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Terrorism Risk Insurance Act Set to Expire After Bill Blocked In Senate
The Terrorism Risk Insurance Act (TRIA) expires on December 31, 2014, after a House-passed bill to extend the program for an additional six years was blocked in the U.S. Senate. TRIA, which was created shortly after the terrorist attacks of September 11, 2001, provided a federal insurance backstop in the event of a major terrorist attack. TRIA’s federal insurance backstop has allowed insurers to sell coverage for terrorist attacks at affordable rates while limiting their overall risk.
TRIA’s reauthorization stalled on December 16, 2014, as the U.S. Senate failed to take up the House’s bill before adjourning for the session allowing TRIA to expire.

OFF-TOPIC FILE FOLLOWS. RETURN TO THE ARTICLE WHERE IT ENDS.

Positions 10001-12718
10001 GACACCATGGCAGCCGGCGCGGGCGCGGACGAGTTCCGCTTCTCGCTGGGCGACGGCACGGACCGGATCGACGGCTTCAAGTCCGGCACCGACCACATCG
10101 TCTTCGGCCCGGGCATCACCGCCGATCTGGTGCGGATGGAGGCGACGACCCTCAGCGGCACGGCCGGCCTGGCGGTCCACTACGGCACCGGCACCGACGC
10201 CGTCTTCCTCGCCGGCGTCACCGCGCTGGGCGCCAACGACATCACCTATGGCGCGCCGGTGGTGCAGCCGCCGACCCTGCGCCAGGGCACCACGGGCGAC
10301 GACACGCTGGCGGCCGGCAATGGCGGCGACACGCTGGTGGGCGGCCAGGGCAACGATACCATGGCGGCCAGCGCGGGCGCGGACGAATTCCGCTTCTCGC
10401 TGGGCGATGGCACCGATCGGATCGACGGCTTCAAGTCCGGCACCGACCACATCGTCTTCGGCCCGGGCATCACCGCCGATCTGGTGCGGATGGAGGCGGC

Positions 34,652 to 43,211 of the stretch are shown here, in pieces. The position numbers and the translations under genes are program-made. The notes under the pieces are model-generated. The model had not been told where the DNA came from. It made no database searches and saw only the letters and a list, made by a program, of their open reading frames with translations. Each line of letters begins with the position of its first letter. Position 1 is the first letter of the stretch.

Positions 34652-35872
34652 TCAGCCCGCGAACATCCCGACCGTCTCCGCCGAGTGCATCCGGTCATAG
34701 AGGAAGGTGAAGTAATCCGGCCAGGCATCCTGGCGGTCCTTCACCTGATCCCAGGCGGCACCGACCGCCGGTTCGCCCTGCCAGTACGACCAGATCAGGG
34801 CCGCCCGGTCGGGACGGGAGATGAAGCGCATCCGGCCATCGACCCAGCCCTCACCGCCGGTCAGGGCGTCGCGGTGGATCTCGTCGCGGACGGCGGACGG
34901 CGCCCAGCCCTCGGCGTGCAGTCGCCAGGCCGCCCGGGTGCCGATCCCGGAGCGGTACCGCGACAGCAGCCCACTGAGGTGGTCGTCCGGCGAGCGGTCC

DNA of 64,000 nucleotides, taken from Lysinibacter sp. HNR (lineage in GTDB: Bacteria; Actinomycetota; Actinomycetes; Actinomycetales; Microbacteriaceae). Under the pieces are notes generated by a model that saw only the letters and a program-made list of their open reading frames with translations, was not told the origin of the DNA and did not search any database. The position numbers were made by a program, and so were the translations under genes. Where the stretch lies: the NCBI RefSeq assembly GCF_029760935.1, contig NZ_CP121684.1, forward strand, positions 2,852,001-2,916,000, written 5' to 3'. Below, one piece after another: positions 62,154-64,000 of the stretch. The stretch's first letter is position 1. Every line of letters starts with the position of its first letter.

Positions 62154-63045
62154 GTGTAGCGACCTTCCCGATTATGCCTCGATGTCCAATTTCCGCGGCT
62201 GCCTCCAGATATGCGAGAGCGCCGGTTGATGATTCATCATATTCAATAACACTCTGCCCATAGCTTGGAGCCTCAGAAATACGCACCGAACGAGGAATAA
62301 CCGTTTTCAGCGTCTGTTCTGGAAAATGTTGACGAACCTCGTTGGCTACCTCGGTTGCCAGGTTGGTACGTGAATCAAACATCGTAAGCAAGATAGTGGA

Potential Impact of Expiration
Congress reconvenes on January 6, 2015, and the best case scenario is the House and Senate will quickly pass a short-term reauthorization to allow the new Congress to formulate a long-term reauthorization bill, which could be different than the 2014 version or both the House and Senate could immediately reintroduce new legislation mirroring the 2014 bill, and pass it on an expedited basis.
Organizations that have purchased terrorism coverage as part of their overall insurance program may be affected. Of particular concern are situations where organizations have loan covenants that determine the type and amount of terrorism insurance coverage that is required. As of January 1, 2015 they may find themselves in breach of contract.
As each situation is unique, we would encourage you to contact a McGriff, Seibels & Williams representative if you have any questions.
We will provide additional information as the situation unfolds.